The Fire Next Time by James Baldwin. My Name Is Asher Lev by Chaim Potok. Belly Song by Etheridge Knight. Jesus and the Disinherited by Howard Thurman. Maus by Art Spiegelman. Breaking Bread: Insurgent Black Intellectual Life by Cornel West and bell hooks. I Know Why the Caged Bird Sings by Maya Angelou. Letters to a Young Poet by Rainer Maria Rilke.
I once asked you if you could invite ten people, alive or dead, over for dinner, who would they be?
You told me: Maya Angelou, James Baldwin, Etheridge Knight, Cornel West, Marvin Gaye, Alice Walker, Nina Simone, Zora Neale Hurston, Toni Morrison, Howard Thurman, John Coltrane, and Rainer Maria Rilke. What is it about those people, or the African American experience perhaps, that resonates so deeply for you?
Many of our black elders and teachers have survived a history of pain, degradation, and violence—a crucible in which they found the deepest part of their own humanity.
Not all spiritual or psychological teachers try to turn that kind of suffering into artistic and intellectual expression. To give voice to their humanity through art, intellect, beauty—it is such a rare tradition.
They are not just saying “go inside and find your inner peace.” They are saying, “Find the artist inside you—your power, your poetry, your musical capacity. Find those things!”
African American women have been particularly important to my coming to consciousness. When I first heard Maya Angelou read her poetry, as soon as she opened her mouth I started crying! Just the sound of her voice was so profound. It accessed a truth insider her, a truth of her experience.
Men don’t often communicate this way. Many men speak with a patriarchal authority which at best expresses a strong intellect, or a musical capacity. But this sort of “Here is who I am, here is the truth of my humanity, the truth of my emotional experience”—that’s something women tend to articulate much better.
The black woman has been perhaps the most marginalized person on the planet, along with the Native woman. If she can endure that marginalization and find her center in it, she is in a position to discover something quite magnificent and powerful inside herself, in the humanity that can still find its way through. So despite being a black girl raped in Jim Crow America, Maya Angelou’s humanity was a pretty amazing flowering, one that could break through such a hard crust.
Who else could love America the same way? Who else could endure rape, witness their husbands being beaten, have their children taken away from them, raise the master’s white children, and not smother them to death, but love them dearly? That is an incredible capacity to love.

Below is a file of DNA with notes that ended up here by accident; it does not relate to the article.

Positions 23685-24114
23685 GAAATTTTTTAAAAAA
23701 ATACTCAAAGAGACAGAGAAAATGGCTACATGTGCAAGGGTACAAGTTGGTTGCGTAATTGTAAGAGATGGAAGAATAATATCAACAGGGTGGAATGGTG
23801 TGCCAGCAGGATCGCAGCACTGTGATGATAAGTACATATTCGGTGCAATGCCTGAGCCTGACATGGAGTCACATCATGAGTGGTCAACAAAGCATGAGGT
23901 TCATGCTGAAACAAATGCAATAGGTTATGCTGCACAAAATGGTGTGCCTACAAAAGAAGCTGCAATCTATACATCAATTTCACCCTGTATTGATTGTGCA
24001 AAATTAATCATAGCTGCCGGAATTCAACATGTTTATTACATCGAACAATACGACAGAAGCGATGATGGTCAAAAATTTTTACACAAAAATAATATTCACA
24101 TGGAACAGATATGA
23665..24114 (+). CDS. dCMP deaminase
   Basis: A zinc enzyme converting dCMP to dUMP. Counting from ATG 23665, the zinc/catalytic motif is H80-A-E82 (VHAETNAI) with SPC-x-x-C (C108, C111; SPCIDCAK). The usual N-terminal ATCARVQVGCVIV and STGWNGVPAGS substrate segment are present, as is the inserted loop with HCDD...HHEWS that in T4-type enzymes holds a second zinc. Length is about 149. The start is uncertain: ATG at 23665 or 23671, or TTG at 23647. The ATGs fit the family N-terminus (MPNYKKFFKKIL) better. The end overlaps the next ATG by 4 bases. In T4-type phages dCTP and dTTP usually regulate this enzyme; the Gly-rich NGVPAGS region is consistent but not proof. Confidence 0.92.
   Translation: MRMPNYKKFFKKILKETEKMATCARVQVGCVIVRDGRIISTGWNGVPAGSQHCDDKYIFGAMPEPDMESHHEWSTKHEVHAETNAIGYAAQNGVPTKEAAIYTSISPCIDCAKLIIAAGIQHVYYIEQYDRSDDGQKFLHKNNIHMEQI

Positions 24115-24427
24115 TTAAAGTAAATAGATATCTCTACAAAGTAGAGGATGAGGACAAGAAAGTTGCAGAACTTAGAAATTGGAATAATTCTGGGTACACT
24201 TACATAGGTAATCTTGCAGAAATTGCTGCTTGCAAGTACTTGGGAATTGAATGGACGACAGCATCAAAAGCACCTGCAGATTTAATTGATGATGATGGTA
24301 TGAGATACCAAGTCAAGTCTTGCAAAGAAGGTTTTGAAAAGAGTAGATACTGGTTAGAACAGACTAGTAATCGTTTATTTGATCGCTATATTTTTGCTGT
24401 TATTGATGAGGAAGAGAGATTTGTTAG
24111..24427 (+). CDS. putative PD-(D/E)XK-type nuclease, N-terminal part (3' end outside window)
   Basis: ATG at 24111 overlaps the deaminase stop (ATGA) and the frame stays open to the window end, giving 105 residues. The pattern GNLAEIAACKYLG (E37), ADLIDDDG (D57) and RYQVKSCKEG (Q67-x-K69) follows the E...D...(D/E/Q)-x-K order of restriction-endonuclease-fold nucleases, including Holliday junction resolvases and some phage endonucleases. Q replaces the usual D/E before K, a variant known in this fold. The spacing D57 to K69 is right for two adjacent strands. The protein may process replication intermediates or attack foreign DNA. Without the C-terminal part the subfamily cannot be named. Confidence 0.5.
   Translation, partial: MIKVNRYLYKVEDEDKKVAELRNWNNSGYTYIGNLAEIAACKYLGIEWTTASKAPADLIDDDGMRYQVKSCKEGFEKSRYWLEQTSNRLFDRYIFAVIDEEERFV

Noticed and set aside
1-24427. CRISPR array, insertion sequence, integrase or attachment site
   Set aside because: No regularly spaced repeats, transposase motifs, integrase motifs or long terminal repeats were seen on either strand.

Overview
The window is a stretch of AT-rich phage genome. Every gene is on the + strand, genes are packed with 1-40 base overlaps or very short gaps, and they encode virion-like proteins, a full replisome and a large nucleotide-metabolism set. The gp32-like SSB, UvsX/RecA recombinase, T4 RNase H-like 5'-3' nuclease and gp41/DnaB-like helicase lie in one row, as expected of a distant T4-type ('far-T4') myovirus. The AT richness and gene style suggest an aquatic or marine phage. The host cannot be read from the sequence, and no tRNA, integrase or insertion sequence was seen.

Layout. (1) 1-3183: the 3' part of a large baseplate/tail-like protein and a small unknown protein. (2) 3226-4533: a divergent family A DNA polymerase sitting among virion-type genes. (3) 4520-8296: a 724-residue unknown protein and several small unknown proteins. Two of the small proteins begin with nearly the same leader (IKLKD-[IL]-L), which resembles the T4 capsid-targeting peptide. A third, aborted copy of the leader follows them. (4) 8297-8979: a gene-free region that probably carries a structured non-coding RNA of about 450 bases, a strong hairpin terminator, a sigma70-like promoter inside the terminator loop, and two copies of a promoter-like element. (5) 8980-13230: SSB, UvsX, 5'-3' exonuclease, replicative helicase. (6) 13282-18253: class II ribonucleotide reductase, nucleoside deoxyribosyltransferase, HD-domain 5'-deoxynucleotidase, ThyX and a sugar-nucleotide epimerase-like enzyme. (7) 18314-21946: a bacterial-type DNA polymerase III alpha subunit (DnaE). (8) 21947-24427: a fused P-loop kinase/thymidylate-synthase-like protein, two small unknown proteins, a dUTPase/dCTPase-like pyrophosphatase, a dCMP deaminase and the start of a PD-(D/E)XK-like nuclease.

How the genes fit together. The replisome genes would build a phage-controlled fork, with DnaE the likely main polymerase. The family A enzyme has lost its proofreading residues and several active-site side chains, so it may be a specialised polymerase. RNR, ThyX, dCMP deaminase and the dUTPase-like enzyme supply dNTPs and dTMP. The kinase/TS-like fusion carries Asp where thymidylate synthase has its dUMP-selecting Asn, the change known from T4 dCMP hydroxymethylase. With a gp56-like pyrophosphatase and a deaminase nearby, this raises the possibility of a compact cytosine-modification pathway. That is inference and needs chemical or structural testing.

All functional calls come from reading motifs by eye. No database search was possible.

If you had a free month to do whatever you wanted, what comes up in your imagination?
I’d spend it at the Oregon coast. I love the rocky cliffs and the wildness of the water smashing against rocks. It is not really a calm beach to lie around on and go swimming from; it is wild and cold, with a wind that is always blowing. That otherworldly place takes me very deep inside, away from the mundane realities of accomplishments, tasks, and people. Here I connect with earth, wind, rock, and water; they are great teachers.
What things most nourish you in your daily life? How do you take care of yourself?
Every day I lie down for 30 minutes to two hours with something over my eyes, listening to music. In that place I “dream”—dream while awake—which means I let my deeper psyche and imagination take me to new places and insights. It’s a kind of deep experience with myself and with the spirits that are around me in my life and in the world.
My elders and teachers also nourish me. They love me, and I know that, and they can say that. And they are a step ahead of me in some ways; they are more awake and further along on the “being human” path.
And then I have my sweetheart, who constantly loves me and believes in me and is kind to me.
And there is poetry. I literally slept with Rilke’s Letters to a Young Poet for a year and a half because he said that “sadness could grow big and be a wonderful condition,” and no one appreciated my sadness until he did. The e. e. cummings poem, “i thank You God for most this amazing,” I knew by heart and recited every day for months and months because I needed it. I hand-wrote T. S. Eliot’s “Four Quartets” into a book with a fountain pen. It is 40 pages and it took me about six weeks, but I did it because I needed insight into that poem. Lastly, Etheridge Knight’s “Belly Song” opened my heart and was given to me upon having the opportunity to recite it privately it to Etheridge some 30 years ago—that moment changed my life.
Interview by Lisa Blair, Summer 2015